One of the most difficult truths to grasp is the eternality of hell. The misery of it all is simply unfathomable. It is one that must move us to the deepest reverence before God and compassion towards sinners.
In an earlier post, the miseries of hell were briefly described. When the unredeemed enter, there will be a shock as the magnitude of hell sets in. One of the greatest miseries of hell will be the eternality of it: there will be no end to the conscious torment.
However, there have been questions as to the eternality of hell. The biblical teaching of unending punishment in hell has often been under attack. Do those in hell suffer forever?
Today’s post examines the teaching of annihilationism, demonstrating that it is biblically untenable. Several arguments are put forth.
Some annihilationists argue that the words translated “perish” or “destruction” imply the cessation of existence. For example, the use of the words translated “perish” in John 3:16 and “destruction” in Philippians 3:19 and 2 Thessalonians 1:9 are said to indicate annihilation.
This is a case where some texts taken on their own might appear to teach a doctrine. But, we must examine the whole counsel of God from the 66 books of Scripture to understand a doctrine.
Regarding the terms “perish” and “destruction,” both terms are often used in the NT in ways which do not mean cessation of existence. For example, the word translated “destruction” in Philippians 3:19 is used elsewhere to describe the idea of wasting something of value (Matt. 26:8).
interestingly, the same word is also used in Revelation 17:8 to describe the punishment of the beast. Then, in Revelation 20:10, the beast is said to be “tormented day and night forever and ever.” Clearly, though the beast is said to be destroyed, that does not mean he ceases to exist, since his torment is unending. Therefore, the word translated “destroy” need not speak of annihilationism. In fact, in the context of hell as in Revelation 17 and 20, it is consistent with the eternal punishment.
In the case of John 3:16, the word translated “perish” often does not refer to cessation of existence. For example, in Johannine literature, the word frequently refers to loss, in the sense of no longer in one’s possession (e.g. John 6:12, 39; 17:12; 18:9). In Matthew 9:17, for example, the word is used to describe damage (“the wineskins burst, and the wine pours out and the wineskins are ruined”).
The word translated “destruction” in 2 Thessalonians 1:9 is a different NT word. Elsewhere, for example in 1 Corinthians 5:5, Paul uses the word to describe the destruction of an individual’s body in the case of church discipline. The purpose of that destruction is repentance and restoration. Thus, the meaning cannot mean annihilation of the individual’s body, for then, he would be unable to repent and be restored. There is no repentance and restoration in the next life. The meaning of “destruction” there has the idea of damage. Paul desires that the disciplined experience physical suffering in order that they might be moved to repentance.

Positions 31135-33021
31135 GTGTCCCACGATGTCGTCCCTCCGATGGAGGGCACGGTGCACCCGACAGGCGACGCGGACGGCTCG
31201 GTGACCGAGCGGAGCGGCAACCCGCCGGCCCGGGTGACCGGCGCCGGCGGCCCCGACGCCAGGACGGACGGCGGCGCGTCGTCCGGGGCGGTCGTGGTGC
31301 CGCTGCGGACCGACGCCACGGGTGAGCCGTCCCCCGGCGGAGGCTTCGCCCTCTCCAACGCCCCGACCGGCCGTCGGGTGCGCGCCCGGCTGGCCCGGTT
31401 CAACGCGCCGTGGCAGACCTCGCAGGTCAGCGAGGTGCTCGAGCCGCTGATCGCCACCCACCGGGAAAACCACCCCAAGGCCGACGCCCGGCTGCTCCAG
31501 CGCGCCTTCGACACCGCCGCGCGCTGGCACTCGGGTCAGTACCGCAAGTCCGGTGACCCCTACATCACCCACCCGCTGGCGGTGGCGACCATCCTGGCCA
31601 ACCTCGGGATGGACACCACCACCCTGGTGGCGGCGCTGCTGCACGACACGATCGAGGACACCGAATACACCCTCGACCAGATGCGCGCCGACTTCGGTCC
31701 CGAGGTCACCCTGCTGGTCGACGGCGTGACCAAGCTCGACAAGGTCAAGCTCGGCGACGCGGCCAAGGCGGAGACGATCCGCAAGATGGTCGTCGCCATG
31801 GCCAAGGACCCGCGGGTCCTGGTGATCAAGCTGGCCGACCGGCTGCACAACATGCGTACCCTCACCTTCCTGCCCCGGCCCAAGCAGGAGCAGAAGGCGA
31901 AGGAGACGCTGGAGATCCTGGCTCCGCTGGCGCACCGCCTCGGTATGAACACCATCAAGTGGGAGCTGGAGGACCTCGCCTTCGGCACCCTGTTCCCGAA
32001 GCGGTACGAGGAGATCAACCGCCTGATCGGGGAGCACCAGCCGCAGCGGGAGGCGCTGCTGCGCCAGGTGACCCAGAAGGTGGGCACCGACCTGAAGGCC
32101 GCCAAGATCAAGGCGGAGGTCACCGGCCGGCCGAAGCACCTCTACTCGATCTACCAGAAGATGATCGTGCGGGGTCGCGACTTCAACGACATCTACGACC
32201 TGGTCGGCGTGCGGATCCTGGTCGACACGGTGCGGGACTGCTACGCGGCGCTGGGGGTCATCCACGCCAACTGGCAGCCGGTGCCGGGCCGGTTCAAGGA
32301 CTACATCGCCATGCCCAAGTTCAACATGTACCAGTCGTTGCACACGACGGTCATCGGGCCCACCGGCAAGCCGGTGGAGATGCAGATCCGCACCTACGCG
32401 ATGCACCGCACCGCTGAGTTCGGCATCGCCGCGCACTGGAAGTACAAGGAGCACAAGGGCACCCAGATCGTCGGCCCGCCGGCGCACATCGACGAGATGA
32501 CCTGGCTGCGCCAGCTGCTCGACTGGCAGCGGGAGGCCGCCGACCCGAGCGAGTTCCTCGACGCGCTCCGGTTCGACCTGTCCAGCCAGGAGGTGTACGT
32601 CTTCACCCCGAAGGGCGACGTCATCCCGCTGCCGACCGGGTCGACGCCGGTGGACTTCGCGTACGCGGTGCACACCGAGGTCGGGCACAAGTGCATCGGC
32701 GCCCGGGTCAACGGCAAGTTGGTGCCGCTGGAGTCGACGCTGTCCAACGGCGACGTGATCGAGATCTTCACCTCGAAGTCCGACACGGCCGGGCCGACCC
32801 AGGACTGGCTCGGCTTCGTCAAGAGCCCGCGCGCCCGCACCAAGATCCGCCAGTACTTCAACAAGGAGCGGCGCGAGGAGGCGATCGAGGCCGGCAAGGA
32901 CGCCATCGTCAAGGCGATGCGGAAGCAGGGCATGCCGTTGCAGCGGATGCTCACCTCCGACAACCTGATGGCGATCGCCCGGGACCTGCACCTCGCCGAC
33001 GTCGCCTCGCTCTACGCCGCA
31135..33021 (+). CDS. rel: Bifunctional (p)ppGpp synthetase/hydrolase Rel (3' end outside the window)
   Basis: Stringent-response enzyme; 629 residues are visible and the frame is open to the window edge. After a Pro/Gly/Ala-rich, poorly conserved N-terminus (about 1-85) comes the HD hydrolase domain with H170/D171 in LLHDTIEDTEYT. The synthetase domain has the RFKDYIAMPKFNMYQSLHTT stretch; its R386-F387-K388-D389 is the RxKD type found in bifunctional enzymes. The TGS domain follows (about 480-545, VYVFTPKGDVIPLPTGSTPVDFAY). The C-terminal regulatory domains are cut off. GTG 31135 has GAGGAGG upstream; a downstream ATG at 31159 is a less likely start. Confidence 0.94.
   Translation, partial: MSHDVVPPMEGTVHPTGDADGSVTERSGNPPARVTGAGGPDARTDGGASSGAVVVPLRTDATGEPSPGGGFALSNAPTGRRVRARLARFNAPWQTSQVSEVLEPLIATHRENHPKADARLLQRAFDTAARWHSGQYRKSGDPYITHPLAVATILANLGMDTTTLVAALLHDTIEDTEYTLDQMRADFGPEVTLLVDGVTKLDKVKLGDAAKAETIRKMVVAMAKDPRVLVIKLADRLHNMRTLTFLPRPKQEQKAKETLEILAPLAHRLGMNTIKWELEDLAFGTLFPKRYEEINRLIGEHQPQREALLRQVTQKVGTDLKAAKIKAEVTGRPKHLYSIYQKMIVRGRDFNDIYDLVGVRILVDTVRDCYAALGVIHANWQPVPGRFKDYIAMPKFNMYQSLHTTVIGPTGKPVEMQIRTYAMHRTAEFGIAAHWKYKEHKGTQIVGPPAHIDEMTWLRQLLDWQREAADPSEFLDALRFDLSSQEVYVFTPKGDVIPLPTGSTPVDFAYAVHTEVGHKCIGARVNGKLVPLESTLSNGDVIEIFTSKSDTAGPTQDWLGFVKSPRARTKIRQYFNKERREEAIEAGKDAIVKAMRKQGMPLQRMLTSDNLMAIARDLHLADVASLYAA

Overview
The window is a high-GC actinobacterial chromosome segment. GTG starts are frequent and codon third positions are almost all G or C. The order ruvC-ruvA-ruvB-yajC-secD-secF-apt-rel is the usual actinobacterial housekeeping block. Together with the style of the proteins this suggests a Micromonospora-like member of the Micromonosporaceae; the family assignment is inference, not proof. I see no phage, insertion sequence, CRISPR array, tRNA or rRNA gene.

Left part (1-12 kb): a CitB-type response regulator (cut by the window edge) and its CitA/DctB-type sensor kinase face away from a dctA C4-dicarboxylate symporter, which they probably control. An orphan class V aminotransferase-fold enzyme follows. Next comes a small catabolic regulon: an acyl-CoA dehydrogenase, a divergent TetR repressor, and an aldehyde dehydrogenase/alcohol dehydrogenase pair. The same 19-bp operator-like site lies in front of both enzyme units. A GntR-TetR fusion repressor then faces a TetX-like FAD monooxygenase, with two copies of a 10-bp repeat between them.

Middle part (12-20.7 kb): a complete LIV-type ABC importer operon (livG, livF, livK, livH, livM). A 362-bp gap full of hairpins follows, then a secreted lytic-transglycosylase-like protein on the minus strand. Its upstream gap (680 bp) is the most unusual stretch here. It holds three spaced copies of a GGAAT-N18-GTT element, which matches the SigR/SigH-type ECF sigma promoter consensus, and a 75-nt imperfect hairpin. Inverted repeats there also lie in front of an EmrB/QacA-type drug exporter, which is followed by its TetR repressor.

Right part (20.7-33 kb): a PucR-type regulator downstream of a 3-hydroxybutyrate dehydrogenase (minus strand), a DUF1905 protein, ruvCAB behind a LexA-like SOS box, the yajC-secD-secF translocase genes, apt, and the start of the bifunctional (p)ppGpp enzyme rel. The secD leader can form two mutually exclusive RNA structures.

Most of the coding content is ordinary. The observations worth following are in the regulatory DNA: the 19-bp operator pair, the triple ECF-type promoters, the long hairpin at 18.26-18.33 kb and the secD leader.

Further, we should step back for a moment and allow plain sense to speak. If cessation of existence was meant in places like 2 Thessalonians 1:9, then the modifier, “eternal,” would be useless. To paraphrase, the rendering would be, “eternal ceasing to exist.” If NT writers wanted to communicate cessation of existence, they would have not included the term “eternal” to describe hell.
Thus, to conclude annihilationism from the NT words “perish” and “destruction” is a forced interpretation which imposes upon the greater context of the respective passages and additional verses which speak of the eternality of hell.
One of the biggest problems for annihilationism is Matthew 25:46, which reads, “And these will go away into eternal punishment, but the righteous into eternal life.”
Annihilationists often teach that the NT words translated, “eternal” or “everlasting” do not refer to endless duration but “pertaining to the age to come” or “having eternal consequences.”
There are serious problems with this view, however. First, the assertion that “eternal” refers to “pertaining/belonging to the age to come” is an imposed rendering of the word αἰώνιον in the context of Matthew 25:46. If NT writers wanted to communicate “pertaining/belonging to the age to come,” they would have used a different phrase in Greek; something along the lines of phrase and not the adjective, αἰώνιον, as Jesus did.
Second, even if the word is taken as “pertaining to the age to come,” that does not further the annihilationist position. Scripture always refers to the age to come as one of unceasing duration. Thus, the age to come, whether for the redeemed or unredeemed, will be unending.
Third, Greek references predominantly render the word αἰώνιον as “eternal” and/or “unlimited duration” (e.g. DBL, Louw-Nida, TDNT).